Out With the Old, in With the New: The Best of AAO 2013

American Academy of Ophthalmology 2013

Roger F. Steinert, MD; Eric D. Donnenfeld, MD; Richard A. Lewis, MD


November 25, 2013

In This Article

Raising Quality With Nonsteroidals

Dr. Steinert: Let's turn to therapeutics and start with cataracts and some of the newer nonsteroidals. Eric?

Dr. Donnenfeld: Nonsteroidals have become the lynchpin of quality outcomes in cataract surgery. The biggest change in cataract surgery outcomes in the last 10 years may not be femtosecond lasers. It may be the universal adoption of nonsteroidals for cataract surgery, which have significantly reduced inflammation and provided better outcomes with less cystoid macular edema (CME), which is the reason that we use them.

The nonsteroidals have had some compliance issues. We have seen some toxicity issues with some of the earlier-generation nonsteroidals. Two new nonsteroidals have entered the market this year: bromfenac (Prolensa™) and nepafenac (Ilevro®). Both are unique in that they are once-daily nonsteroidals that provide excellent bioavailability and penetration to the posterior segment, are shown to prevent inflammation, reduce CME, and are extremely kind to the ocular surface. They have increased efficacy while reducing frequency. This is a major step for cataract surgeons, to be able to use these nonsteroidals to improve outcomes.

Dr. Steinert: The extra concentration and strength are not stressing the epithelium, as far as you can tell?

Dr. Donnenfeld: No. They seem to be very well tolerated. Nepafenac has added a vehicle that soothes the ocular surface. They have increased the bioavailability of bromfenac and actually decreased the concentration. So they have gone in different directions to solve the problem of toxicity. These nonsteroidals are extremely well tolerated, much better than the previous-generation nonsteroidals.

Dr. Lewis: Are you starting the patient on these drugs before surgery and then continuing for 2-4 weeks afterwards? What is your regimen?

Dr. Donnenfeld: Nonsteroidals are approved by the US Food and Drug Administration to be used after surgery. But it has been clearly shown that they need to be used before surgery. There is some debate about when they should be started. I start my patients on nonsteroidals 3 days before surgery. As long as you start at least the day before surgery, you are doing a good job for your patients.

You continue them -- the old way used to be 2 weeks – but 4 weeks is the optimal time because CME really peaks at about 4 weeks. So we are using our nonsteroidals 3 days preoperatively and then continuing them for 1 month postoperatively.

Expanding Nonsteroidal Applications

Dr. Steinert: Do you think that the nonsteroidals have invaded the glaucoma surgical space as much as they have in cataract, or is it cataract-driven?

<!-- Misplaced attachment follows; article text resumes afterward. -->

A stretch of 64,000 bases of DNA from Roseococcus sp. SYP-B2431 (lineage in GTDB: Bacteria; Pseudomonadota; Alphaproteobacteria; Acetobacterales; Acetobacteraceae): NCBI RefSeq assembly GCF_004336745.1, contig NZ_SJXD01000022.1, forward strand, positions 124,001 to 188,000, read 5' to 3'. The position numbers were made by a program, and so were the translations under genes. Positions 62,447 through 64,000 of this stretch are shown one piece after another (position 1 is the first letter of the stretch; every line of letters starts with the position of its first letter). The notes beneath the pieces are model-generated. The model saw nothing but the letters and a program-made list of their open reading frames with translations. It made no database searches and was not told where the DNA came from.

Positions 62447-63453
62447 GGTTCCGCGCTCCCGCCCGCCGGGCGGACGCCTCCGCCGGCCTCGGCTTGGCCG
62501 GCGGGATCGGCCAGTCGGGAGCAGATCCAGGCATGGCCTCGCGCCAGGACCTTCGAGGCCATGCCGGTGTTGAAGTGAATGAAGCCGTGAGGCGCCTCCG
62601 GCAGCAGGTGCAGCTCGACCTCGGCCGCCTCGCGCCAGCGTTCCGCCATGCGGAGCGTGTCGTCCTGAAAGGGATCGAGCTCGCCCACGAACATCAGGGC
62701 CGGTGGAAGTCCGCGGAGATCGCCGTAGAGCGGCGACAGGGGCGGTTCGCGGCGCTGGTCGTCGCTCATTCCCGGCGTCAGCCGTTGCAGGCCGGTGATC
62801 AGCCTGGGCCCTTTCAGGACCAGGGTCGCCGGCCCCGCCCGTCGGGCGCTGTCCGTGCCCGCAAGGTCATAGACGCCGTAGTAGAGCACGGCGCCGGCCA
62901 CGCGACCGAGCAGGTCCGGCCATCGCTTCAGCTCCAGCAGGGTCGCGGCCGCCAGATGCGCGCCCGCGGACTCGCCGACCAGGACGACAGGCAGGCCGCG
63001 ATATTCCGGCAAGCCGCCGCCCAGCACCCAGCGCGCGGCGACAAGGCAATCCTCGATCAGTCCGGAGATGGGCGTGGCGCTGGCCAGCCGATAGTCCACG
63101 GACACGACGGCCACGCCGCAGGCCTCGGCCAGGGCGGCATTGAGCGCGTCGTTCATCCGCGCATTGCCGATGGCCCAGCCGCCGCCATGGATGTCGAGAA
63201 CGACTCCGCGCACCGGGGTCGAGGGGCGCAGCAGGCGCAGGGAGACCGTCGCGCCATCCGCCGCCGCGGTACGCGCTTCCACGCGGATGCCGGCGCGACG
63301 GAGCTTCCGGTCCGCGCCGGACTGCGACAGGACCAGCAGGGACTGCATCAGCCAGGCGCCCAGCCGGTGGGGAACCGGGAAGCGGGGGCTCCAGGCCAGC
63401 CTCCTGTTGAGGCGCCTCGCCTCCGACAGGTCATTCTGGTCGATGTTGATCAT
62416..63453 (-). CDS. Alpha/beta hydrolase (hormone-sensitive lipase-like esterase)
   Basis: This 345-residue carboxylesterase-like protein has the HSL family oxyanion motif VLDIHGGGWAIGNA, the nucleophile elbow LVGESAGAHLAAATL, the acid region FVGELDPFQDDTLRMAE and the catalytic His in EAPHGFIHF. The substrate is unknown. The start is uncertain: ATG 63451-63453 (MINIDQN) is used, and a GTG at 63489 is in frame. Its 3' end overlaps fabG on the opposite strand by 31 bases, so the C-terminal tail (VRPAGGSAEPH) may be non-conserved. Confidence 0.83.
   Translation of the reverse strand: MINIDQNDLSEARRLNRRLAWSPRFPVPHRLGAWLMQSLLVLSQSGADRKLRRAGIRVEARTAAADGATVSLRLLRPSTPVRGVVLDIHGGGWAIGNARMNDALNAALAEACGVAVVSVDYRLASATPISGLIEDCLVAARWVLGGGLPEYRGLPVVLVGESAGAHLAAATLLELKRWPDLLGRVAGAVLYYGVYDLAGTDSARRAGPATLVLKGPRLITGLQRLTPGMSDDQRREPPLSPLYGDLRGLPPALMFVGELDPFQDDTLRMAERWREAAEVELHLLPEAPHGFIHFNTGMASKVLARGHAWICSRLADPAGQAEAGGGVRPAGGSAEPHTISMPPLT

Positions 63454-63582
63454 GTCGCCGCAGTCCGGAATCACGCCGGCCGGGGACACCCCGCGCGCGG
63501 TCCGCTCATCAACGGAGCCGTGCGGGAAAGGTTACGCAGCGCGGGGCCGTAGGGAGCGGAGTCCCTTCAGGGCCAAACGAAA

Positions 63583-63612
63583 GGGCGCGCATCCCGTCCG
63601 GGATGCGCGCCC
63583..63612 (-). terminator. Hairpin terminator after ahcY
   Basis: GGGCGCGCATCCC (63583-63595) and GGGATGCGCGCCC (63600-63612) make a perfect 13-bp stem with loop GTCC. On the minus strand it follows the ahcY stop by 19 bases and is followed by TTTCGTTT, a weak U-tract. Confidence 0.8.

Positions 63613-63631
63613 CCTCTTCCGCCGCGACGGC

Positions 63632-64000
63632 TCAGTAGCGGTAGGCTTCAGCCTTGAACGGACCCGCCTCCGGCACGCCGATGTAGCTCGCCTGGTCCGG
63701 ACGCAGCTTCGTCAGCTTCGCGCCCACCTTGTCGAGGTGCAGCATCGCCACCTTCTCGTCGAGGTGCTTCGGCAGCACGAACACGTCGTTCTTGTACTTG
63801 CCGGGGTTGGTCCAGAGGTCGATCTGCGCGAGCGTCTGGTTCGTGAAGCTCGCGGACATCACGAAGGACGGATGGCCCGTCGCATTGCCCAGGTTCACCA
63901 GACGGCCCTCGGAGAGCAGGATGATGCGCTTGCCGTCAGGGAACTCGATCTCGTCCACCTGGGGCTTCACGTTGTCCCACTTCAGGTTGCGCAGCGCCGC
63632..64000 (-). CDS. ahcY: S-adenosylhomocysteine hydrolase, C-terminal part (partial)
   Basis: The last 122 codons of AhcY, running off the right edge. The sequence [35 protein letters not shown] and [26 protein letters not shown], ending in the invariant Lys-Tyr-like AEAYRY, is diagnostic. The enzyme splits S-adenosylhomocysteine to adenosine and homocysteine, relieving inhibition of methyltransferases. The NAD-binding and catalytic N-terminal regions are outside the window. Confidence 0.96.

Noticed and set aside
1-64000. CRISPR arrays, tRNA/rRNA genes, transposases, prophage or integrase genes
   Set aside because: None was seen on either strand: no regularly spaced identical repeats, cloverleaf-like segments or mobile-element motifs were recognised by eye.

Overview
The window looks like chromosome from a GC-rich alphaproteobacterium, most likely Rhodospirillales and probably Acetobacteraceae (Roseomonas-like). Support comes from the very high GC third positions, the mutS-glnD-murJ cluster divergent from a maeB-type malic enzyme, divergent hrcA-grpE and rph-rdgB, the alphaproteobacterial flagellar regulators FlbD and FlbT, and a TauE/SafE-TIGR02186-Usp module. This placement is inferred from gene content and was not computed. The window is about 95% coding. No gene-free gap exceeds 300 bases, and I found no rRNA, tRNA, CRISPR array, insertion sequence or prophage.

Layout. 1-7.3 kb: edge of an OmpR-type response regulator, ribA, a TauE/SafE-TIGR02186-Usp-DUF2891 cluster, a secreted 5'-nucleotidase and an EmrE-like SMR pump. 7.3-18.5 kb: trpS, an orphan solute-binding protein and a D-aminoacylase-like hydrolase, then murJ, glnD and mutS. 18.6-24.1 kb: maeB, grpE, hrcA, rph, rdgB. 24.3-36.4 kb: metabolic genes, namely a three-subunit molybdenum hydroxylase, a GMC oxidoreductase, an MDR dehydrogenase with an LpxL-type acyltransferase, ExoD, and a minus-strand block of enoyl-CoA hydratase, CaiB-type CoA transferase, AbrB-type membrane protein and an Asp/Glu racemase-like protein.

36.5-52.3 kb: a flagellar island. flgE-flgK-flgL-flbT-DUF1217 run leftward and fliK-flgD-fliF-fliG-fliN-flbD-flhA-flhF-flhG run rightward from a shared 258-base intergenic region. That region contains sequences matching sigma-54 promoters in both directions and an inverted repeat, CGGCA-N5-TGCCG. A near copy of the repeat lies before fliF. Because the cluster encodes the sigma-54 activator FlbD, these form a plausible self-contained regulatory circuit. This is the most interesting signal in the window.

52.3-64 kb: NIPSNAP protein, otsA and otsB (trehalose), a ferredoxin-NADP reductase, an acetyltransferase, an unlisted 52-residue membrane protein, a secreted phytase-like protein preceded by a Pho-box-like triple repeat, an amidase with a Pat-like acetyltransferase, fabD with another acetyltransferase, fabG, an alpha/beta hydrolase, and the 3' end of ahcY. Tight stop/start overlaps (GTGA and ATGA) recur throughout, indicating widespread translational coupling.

Dr. Lewis: They have not had as much effect. The CME issue isn't quite as big a concern. From the standpoint of traditional glaucoma surgery, we are using mitomycin (an antifibrotic agent) to prevent scarring. It isn't as big a concern. On the other hand, we tend to use steroids more intensively and longer for our conventional surgeries. So we are going to the more potent steroids, such as difluprednate (Durezol®), to make sure that we are getting great anti-inflammatory control. With some of the old nonsteroidals, the discomfort they cause makes them a mixed blessing. Some of that has been alleviated with the new agents. Perhaps it should be relooked at.

Dr. Steinert: I have begun to wonder -- and maybe we should even do some trials on this -- about using nonsteroidals more with corneal transplant surgery. Currently, I avoid them because of the surface toxicity, which tends to be much more obvious in the postkeratoplasty patient early postoperatively, at least in my experience. I have seen some awful epitheliopathy.

The newer agents might not create that, even though they are not antirejection drugs, because the T cells cause rejection. A quieter overall environment might be less likely to have T cells surface, so maybe that would be an adjunct to steroid in corneal transplantation. Have you thought about that?

Dr. Donnenfeld: This year for the first time, we are doing more Descemet stripping endothelial keratoplasty (DSEK) lamellar surgery than penetrating [keratoplasty] surgery in the operating room. When we do most of our DSEKs, very commonly we are doing cataract surgery at the same time.

I agree completely -- in the past, we avoided the use of nonsteroidals because of toxicity issues. Now that we have an intact cornea, and corneal sensation is not jeopardized, it is the standard in my practice to use nonsteroidals with DSEK because you don't have any toxicity issues with the cornea that you have with the anesthetic cornea of a penetrating keratoplasty.

Now, with penetrating keratoplasty, the jury is out. I am going to side on not using nonsteroidals right now because of the anesthetic effect of nonsteroidals. My primary concern with transplants is healing.


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